Monday, December 6

The Further Further Adventures of Murgen the Mermaid

From the comments box at Ecclesia Anglicana:
Other saints have been referred to as 'Mermen' in historical literature of the British Isles. Some scholars hold that it meant one who dwelt on the smaller isles off the coast (the same that were the choice of 'desert' for British, Irish, and French monastics.) So, a 'Mer-man' or 'Mer-maid' was someone who lived on the sea. Those small islands like Iona, Caldey, or Skellig Michael were not all that accessible - it was really 'living out upon the sea/in the sea'. The local churches saw these islands as 'halfway to heaven' - they were dangerous, ideal for ascetic labour, and pre-Christian belief was that such were the abodes of the Dead (see the 'Blessed Isles' tradition.) We know archaeologically that many islands off of Britain were used as graveyards for that same reason. No doubt embellishment of the stories mixed with borrowed 'Classical Roman' ideas such as 'half man, half fish' mermaids produced the later form of the stories. St. Murgen, however, I would bet to have been really a castaway on one of those islands: living a natural hermit-like existence.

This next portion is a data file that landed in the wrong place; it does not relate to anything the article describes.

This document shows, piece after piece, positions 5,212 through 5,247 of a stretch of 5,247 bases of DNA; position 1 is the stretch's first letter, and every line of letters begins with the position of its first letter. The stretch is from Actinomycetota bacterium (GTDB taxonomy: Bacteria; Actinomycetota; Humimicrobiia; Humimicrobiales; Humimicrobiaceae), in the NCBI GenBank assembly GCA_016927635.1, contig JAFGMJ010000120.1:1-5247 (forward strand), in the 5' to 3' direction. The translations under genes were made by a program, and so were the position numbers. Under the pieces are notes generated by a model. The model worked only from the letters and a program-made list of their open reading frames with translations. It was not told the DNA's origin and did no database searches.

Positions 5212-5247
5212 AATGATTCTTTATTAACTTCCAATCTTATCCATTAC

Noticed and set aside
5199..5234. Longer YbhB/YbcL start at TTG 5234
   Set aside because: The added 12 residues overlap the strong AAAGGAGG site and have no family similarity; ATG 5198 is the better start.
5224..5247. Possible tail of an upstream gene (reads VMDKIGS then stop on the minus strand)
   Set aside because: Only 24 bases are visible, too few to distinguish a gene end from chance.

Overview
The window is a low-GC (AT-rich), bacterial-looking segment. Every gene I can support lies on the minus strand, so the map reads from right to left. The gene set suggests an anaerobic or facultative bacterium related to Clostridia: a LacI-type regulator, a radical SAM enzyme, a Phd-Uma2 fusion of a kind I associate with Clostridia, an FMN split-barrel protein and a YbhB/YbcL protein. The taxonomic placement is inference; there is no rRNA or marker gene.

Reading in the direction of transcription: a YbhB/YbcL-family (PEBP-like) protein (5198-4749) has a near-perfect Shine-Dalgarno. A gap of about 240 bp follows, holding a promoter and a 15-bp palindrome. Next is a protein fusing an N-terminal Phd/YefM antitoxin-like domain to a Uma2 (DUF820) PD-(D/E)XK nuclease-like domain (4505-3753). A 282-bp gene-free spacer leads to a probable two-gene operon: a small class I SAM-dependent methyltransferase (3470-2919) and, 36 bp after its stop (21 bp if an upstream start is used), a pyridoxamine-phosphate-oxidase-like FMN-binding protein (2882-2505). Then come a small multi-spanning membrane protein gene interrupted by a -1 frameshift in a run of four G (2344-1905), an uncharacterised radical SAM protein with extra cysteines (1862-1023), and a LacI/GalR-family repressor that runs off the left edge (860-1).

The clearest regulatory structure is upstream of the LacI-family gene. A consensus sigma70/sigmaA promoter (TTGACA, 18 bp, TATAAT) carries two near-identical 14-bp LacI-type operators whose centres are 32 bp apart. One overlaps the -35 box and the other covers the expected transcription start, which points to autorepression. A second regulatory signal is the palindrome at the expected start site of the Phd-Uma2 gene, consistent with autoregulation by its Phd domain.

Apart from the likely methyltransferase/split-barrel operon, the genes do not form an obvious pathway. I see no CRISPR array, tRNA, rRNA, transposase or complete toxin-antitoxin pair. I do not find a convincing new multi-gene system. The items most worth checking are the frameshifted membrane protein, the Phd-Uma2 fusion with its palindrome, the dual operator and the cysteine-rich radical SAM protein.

My friend Steve has a theorem that runs something like this: Life is interesting, and therefore any explanation of it which is not as interesting or even dull is therefore false. Sort of like the anti-Occam's razor (Chesterton's spatula?) While I rather like this maxim, this less romantic explanation of St. Murgen's peculiar legend is nonetheless a little easier to handle for those among us who dislike zoomorphic saints. And it of course has the advantage of not having to rewrite established biology...

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